Our Brains In Love
By Mandi Pimental
Romantic songs, sappy love stories and cinematic fairytale endings. All of these items are the juiciest ingredients of what forms our ideas of love as children. And while swooning over the leading man in the most recent Nicholas Spark’s movie may inspire you to find your own “true love”, there is much more that goes into lasting romance than the intention of happily ever after, or a well-written script.
If you break down the nitty-gritty, not so sexy, science-driven side of love, you can see that our brain is the one responsible for those butterflies, more so than our heart. Before you write me off as a cynical anti-romantic, look at the facts. I myself love, love. Who doesn’t adore the fluttering of the butterflies or an exhilarating first kiss? And although so much mystery lies in the beginning of a relationship, what is most interesting is how our bodies get past the feeling of ‘like’ to ‘infatuation’, and eventually, to love.
I Love You With My Whole… Brain.
There are primarily three sections of our brain that help us to interpret affection, to recognize reward and feel accepted. These include the hippocampus, the medial insula and the anterior cingulate. Other parts of our brain that contribute to how we feel within a relationship include the pituitary gland, which regulates our hormones, the amygdala which moderates our fear and stress levels, and the hypothalamus that produces the happy chemicals that make it possible to “fall in love”.
The Drug That Is Love.
If we break down the chemicals released into the body, we can see how the process works. The hypothalamus releases dopamine, and as dopamine increases, serotonin decreases. Which is why being “lovesick” causes loss of appetite, improved mood or feelings of obsessive infatuation. The body also produces a substance known as NGF, or Nerve Growth Factor. The higher the amount of NGF, the more intense your feelings will be at the onset, and throughout, your relationship. As couples move from the stages of puppy love into a deeper connection, the oxytocin and vasopressin take over. Stored in the pituitary gland, these hormones, when present together in high amounts, have been proven to contribute to the success of long-term relationships.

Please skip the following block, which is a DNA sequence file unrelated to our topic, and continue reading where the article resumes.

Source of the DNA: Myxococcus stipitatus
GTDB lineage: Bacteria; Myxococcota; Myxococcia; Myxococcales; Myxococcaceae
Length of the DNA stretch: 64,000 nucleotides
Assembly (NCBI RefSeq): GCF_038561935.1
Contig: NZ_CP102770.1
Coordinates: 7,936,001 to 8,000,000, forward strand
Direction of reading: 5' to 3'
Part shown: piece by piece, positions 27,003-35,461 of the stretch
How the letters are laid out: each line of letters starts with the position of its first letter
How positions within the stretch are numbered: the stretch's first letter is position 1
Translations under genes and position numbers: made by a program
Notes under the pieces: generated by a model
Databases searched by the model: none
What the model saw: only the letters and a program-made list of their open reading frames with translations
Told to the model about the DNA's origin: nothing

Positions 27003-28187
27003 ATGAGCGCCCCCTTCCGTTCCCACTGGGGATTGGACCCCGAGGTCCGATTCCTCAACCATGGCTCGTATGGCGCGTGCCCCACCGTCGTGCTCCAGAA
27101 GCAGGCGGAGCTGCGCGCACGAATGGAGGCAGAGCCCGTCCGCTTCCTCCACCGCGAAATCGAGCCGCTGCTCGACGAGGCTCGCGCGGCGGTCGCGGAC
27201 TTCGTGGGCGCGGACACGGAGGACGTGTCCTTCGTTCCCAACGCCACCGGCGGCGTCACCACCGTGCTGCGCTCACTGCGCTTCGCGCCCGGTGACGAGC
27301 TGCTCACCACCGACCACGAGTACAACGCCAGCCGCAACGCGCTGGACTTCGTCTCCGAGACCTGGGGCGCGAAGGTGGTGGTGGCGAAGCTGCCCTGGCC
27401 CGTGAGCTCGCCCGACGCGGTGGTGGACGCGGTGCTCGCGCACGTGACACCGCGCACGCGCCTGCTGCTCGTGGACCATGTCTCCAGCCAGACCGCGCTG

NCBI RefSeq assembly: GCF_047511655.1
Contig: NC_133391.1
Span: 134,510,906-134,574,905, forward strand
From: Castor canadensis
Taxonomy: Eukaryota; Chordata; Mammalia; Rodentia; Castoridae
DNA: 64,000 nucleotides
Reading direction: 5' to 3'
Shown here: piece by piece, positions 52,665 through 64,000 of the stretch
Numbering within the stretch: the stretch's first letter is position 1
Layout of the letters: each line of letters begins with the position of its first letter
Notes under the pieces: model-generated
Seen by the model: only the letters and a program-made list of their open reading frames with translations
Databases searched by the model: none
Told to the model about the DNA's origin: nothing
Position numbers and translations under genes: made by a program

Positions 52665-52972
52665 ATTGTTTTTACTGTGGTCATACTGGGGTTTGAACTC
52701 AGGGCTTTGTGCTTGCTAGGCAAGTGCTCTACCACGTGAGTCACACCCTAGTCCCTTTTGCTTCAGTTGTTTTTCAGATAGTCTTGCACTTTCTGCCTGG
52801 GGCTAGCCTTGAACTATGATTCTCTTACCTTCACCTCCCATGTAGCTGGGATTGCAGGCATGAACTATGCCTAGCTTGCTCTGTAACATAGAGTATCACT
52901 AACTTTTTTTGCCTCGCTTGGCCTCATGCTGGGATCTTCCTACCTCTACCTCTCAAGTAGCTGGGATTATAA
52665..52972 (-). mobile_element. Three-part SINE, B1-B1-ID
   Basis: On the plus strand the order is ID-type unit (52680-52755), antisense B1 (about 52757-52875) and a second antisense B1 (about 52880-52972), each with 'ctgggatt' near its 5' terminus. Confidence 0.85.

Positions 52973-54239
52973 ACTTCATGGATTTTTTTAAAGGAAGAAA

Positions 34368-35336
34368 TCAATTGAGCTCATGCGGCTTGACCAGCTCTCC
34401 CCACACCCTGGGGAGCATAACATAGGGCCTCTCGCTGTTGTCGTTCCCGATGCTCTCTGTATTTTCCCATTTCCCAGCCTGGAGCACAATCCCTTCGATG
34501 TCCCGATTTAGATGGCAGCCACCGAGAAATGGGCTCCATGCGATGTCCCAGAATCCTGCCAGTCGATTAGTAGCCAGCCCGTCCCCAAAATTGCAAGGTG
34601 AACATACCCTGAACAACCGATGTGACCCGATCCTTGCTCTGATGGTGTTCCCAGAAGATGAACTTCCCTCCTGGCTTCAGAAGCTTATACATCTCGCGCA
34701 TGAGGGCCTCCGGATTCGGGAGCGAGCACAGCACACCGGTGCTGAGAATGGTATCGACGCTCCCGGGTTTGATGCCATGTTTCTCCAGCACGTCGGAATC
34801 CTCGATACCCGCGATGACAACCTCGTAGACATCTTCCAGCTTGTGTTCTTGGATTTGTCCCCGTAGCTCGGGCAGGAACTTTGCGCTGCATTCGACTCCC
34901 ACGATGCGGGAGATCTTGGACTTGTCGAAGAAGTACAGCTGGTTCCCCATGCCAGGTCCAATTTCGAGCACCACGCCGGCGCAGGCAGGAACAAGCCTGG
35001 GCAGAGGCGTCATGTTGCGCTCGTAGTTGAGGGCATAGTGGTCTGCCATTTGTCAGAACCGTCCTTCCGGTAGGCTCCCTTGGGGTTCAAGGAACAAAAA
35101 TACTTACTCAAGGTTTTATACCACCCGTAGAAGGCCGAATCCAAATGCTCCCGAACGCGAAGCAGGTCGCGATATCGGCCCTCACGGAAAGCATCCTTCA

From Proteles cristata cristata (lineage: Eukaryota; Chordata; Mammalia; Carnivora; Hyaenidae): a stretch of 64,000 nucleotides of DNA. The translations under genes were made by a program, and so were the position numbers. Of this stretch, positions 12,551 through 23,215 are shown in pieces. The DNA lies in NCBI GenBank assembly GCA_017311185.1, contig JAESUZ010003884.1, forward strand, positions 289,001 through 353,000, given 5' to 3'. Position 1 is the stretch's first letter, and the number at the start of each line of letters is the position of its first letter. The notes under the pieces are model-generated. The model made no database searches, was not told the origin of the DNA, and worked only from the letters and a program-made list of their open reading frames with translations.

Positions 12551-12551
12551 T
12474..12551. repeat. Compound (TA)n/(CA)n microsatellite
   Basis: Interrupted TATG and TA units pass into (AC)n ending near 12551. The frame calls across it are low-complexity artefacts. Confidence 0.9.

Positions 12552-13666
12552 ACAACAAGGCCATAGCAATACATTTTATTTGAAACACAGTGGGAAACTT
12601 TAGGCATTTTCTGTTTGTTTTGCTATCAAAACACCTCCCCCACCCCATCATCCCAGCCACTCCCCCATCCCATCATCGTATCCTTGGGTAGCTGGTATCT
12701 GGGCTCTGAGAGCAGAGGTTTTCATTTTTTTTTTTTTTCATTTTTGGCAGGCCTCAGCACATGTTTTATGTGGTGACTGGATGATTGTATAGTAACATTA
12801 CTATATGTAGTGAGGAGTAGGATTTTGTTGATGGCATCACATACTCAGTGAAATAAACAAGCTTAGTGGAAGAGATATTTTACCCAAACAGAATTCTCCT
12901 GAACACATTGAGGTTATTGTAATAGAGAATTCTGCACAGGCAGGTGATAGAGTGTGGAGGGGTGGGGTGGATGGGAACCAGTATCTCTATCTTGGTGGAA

Too Much Of A Good Thing
The intense feelings of falling in love is usually short-lived. Rarely lasting longer than a year, most people’s brains cannot sustain this euphoric feeling because one’s brain can become overloaded in this blissful state. As silly as that sounds, it is quite easy to explain. When we are falling in love, activity in our frontal cortex decreases, making us not as sharp to make wise decisions. The amygdala also shuts down when you’re head over heels, masking your fear. This explains why couples are more adventurous when trying to impress their new partner, doing things they normally wouldn’t do, or making decisions they normally wouldn’t make. Las Vegas impulse weddings are the first thing that comes to mind, followed by first dates that include daredevil activities such as skydiving or tattooing your significant others name to various body parts. It is in the brain’s best interest not to remain in this state for too long, if only for self-preservation.
Love At First Sight… Fact or Fiction?
In a study conducted by Dr. Helen Fisher, PhD, only 11% of couples polled said they had found love at first sight. With the rush of chemicals, and high levels of brain activity, it is possible to see why couples would feel as if it was instantaneous, soul-mate level love. Especially if their relationship started out during an exciting event or time in their lives, as an adrenaline rush can create a bond between people. And although I am not ruling out that magical, cosmic possibility, it’s best advised that couples take the time to really get to know one another, to bond over similarities in life goals, their character traits and their priorities, more so than basing their relationship future solely on fleeting chemical reactions.
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